In a Dry Place

We drive over Snoqualmie Pass,

then we motor down,

and down,

and down

to the wider view,

on the other side of the mountains.


The dry side.


We’re headed to Umtanum Creek Recreation Area,

a shrub-steppe habitat of dry hills, sage, and rattlesnakes.

Bighorn sheep are said to roam the craggy tops;

in the creek’s deep crease

willows flourish,

butterflies lilt,

and wildflowers cycle through bloom, seed, dormancy, and bloom again…


Umtanum Creek’s clear water feeds the wide Yakima River,

which in turn feeds the Columbia River,

which empties into the Pacific.

Today the water is cold but the sun is hot –

perfect for a raft trip down the Yakima.


But we’re interested in a dry place, so

we head across Yakima river

on a bridge

of creaky wood

and swaying steel.

The creek’s final course flows quietly

under a cool, shady thicket. We could follow it –

walk up the creek trail,




Remember last year?  We walked up the creek and

after that we were curious about that hill, so

we trudged up

a steep path

but we were tired and

we didn’t get very far.

Why not do the hill path first this time?

Later we can cool our heels

in the creek.


It’s hot. Steep. Rock-strewn.

No one else is

on the trail.

We have 3 bottles of water,

little bags of nuts and raisins, a chocolate –

we’re already thirsty.


I drink in the open landscape, the

way rolling hills

are clothed in subtle shades of umber and gold,

olive and gray,

and the creek below

weaves a frothy emerald path

through the canyon.

I sense movement ahead on the rocks to my left.

– amazing –

a bighorn sheep!

I’ve never seen one before – didn’t expect to see one today.

Don’t you have to be miles from the road to see this kind of wildness?  Don’t you have to come at dawn, or dusk?

(Oh, would a long lens be good right about now!)


Just one ram,

and so nobly beautiful!

Surprise – instead of running away he makes eye contact. He poses on the rocks,

then climbs down closer.

I walk a few steps up the trail,

and he steps nimbly, almost aggressively,

towards us.

It’s lamb season, so we realize this may not be safe –

time to back off!

I force myself to step backwards on the trail,

not wanting to divert my gaze.

One last look –

can you see him there still?

King of the Hill…


It’s all good though.  He has his turf.

We had the privilege of meeting him,

in his world

for a few electric minutes.



Back down along the creek, a rattlesnake

slithers slowly away

through rock shadows  –

No matter I didn’t get a usable shot – I’m glad it’s gone.

Again I’m distracted by butterflies and wildflowers,

the curl of dry grass,

yarrow with its fair share of insect life,

tall grass ornamented with tiny yellow flowers,

wild roses

announcing their pinkness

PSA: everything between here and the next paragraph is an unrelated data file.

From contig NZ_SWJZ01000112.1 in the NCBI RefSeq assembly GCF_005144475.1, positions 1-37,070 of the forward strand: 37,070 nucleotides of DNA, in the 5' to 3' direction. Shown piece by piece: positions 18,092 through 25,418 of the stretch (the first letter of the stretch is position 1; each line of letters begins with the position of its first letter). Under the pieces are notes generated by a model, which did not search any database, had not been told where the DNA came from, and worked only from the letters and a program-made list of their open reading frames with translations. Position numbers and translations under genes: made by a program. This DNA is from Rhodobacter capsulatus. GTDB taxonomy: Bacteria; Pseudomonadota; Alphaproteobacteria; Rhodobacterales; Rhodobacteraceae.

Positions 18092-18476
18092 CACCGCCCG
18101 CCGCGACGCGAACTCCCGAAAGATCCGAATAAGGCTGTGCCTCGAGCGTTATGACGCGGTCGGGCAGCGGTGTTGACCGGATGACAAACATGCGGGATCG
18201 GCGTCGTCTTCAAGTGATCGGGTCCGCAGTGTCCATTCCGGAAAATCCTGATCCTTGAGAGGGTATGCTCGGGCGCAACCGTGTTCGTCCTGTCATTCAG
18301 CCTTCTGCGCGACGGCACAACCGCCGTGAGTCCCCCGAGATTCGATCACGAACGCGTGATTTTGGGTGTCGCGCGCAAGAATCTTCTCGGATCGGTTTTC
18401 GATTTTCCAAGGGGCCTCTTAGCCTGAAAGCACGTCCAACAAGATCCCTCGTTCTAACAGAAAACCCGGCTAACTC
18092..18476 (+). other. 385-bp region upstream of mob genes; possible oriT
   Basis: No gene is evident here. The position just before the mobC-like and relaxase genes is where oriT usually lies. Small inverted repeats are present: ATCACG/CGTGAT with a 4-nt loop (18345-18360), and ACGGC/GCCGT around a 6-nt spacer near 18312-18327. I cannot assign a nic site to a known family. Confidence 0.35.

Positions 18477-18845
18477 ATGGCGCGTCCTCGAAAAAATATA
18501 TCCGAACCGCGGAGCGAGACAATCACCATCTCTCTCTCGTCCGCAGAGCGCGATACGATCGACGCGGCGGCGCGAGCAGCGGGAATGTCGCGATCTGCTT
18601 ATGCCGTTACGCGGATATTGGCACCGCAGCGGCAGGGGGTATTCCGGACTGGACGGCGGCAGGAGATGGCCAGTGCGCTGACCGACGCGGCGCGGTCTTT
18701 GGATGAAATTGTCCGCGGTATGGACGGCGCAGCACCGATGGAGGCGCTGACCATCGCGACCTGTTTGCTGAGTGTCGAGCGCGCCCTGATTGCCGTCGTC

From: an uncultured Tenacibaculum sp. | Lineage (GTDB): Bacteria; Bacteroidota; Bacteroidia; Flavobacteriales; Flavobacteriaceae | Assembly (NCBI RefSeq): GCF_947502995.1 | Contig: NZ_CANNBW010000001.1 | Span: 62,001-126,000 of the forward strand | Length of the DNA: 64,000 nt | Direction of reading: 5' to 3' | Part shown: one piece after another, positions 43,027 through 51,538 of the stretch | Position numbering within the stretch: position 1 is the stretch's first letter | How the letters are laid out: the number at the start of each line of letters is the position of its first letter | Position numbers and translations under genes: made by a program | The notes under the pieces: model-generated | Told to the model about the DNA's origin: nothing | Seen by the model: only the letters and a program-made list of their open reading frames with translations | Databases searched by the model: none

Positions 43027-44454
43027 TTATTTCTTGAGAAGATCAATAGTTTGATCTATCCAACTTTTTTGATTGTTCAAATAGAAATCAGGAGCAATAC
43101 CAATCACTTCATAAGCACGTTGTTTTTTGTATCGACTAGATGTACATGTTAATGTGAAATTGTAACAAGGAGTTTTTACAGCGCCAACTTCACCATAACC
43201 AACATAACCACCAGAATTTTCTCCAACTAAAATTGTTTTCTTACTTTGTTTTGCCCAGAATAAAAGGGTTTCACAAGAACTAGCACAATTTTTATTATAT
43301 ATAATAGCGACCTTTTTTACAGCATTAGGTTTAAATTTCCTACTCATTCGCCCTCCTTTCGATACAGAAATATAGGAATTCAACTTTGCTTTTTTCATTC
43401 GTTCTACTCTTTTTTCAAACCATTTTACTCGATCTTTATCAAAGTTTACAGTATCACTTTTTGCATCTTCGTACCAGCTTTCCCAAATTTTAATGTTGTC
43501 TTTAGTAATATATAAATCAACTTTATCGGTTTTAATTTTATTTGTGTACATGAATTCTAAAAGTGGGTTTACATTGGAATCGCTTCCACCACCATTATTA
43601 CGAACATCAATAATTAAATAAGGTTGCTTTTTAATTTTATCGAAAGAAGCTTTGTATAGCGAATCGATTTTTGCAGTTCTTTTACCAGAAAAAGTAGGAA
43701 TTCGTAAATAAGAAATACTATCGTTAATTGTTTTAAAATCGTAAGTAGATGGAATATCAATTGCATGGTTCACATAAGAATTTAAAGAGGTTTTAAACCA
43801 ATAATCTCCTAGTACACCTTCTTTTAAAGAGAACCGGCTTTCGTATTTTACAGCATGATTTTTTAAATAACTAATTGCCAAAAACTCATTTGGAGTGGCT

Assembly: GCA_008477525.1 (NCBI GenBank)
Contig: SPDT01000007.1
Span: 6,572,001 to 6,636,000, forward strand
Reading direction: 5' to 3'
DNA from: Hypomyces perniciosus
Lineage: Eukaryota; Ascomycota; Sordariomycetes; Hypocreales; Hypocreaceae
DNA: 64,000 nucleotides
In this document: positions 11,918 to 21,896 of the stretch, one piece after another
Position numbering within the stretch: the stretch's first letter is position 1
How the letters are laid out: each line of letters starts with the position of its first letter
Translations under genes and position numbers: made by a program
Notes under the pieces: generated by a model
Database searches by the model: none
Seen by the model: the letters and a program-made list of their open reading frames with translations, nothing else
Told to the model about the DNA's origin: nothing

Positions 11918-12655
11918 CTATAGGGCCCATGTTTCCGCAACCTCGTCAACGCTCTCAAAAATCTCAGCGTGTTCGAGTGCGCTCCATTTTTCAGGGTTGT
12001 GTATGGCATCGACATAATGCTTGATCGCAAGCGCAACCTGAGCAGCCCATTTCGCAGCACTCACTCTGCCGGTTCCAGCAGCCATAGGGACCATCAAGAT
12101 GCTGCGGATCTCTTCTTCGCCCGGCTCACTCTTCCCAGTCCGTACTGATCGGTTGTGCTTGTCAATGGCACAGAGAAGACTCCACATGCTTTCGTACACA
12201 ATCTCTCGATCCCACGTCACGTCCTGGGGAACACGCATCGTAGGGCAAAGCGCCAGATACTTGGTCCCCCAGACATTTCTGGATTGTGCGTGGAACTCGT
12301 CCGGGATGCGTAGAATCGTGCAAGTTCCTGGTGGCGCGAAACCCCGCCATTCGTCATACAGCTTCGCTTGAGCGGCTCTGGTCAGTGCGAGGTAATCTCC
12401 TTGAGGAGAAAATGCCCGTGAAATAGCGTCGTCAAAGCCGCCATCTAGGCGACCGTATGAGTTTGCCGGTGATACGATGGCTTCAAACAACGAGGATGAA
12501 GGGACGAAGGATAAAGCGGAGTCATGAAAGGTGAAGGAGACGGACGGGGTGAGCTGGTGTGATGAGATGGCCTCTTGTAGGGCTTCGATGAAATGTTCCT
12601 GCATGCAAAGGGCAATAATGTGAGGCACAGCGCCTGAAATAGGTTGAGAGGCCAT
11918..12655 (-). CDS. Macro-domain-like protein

amidst the green.




Finally, the water up close:

feet cool off:




Back on the road

heading down Yakima Canyon,

we glimpse strange basalt rock stacks painted

lichen red and yellow,

like primitive sculpture, or maybe an artist’s recent work

(how’s that for site-specific?).

And then more luck – we’ve gone from bighorn sheep and rattlesnakes

to a vintage ’51 Pontiac Chieftain,

looking very at home, even on the four lane!

We pull off so I can photograph the plain, graceful hills in late afternoon light.

A Western meadowlark sings somewhere out there – we can’t see it.

Telephone poles

and weathered fence posts

march crookedly up and down:

imaginary ideas of here

and there



pasted on the hills.

We know there is no ownership.

I imagine the poles as dashes – pencil marks across

a manuscript

pale and dry as paper,

but ever changing.

Heading back towards home,

the Cascade Range appears in the distance

like a mirage.

Let’s stop at the top –

I want to breathe in the difference between

the dry place

and the fiercely steep, snowy place above,

the mountains with their towering trees and

spring flowers, still


as if it were April.

We stop briefly at Snoqualmie Pass,

walk to a smidgeon of the Pacific Crest Trail –

(hikers pass through here on their 2,650 mile trip from Mexico to California).

How’s that for inspiring?

Yes, trillium are still blooming here.


This is one of the reasons we left New York and moved out here two years ago –

truly wild land is more accessible to us now.

In the course of a day

we can drive from

June to April

and back to June again,

from wet to dry to wet again

from lush to arid to lush again!

Yes, how’s that for inspiration.




  1. Wonderful post, Lynn! Funny about the bighorn sheep. We see them often in the winter right by I-70 near Georgetown, Colorado which is on the way up to Eisenhower Tunnel and the Continental Divide – mostly small flocks of ewes. But that ram is magnificent!